Here we see a lot of humaneness. During the night patrols, when we offer a blanket, sometimes the answer is: “I don’t need it, give it to the one by my side. He coughed a lot last night.” Or when we give the sushi: “I have already eaten today, give it to one who needs it.”  Experiencing the same suffering makes them more sensitive to the suffering of others.  On Christmas night, when we go on patrol after the Mass, we go through the same experience of Jesus in those persons sleeping on the street because “there is no place for them in the society” as there was none for Mary and Joseph.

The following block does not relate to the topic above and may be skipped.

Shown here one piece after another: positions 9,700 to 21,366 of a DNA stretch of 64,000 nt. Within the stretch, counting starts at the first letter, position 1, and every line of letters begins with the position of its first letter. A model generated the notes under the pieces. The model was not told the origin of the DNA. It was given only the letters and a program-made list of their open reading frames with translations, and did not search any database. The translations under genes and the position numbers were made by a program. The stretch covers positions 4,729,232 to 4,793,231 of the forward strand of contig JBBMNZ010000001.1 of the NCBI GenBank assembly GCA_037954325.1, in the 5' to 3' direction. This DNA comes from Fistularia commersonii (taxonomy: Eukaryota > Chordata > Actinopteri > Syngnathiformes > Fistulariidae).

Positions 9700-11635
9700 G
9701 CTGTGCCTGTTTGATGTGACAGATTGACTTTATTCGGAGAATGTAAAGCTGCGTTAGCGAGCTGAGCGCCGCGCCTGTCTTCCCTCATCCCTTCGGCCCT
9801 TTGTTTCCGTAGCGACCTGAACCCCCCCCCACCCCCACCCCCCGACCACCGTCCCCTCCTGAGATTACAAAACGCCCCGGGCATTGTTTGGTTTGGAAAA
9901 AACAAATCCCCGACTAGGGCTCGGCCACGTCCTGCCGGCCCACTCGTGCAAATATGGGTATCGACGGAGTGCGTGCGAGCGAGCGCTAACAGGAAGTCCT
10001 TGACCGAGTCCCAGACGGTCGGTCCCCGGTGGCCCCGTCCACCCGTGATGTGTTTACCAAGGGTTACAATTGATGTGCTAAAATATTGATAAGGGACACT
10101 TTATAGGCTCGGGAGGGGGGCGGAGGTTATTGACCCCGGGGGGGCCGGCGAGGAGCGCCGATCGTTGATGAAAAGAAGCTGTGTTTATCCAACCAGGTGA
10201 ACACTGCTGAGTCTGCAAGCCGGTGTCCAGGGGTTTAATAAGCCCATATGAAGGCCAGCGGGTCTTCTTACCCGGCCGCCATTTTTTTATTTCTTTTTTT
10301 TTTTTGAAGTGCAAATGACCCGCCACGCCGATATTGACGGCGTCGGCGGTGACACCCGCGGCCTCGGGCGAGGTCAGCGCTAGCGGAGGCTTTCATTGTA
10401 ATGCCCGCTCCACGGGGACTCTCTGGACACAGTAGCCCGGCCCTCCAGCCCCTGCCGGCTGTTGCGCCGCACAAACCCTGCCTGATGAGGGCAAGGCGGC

One day I met Fuji Yan, an active defender of human rights, who had just been released from prison where he had been detained for having organized demonstrations with and for the homeless, to peacefully demand work and a dwelling for them.  He told me with impressive conviction: “This is the eighth time I have been imprisoned but it was never for something bad. It was always for having defended so many who sleep in the street and claim for them the justice that is their due. I cannot just pass by and be silent when I see them like that.”  For me that was like a cry from the Gospel...I can imagine the scene in Mark 25 when Fuji Yan, who has already died, arrived in heaven: Come, blessed of My Father, because I was sleeping on the street and you fought for me, and continued doing it despite the fact that they imprisoned you 8 times...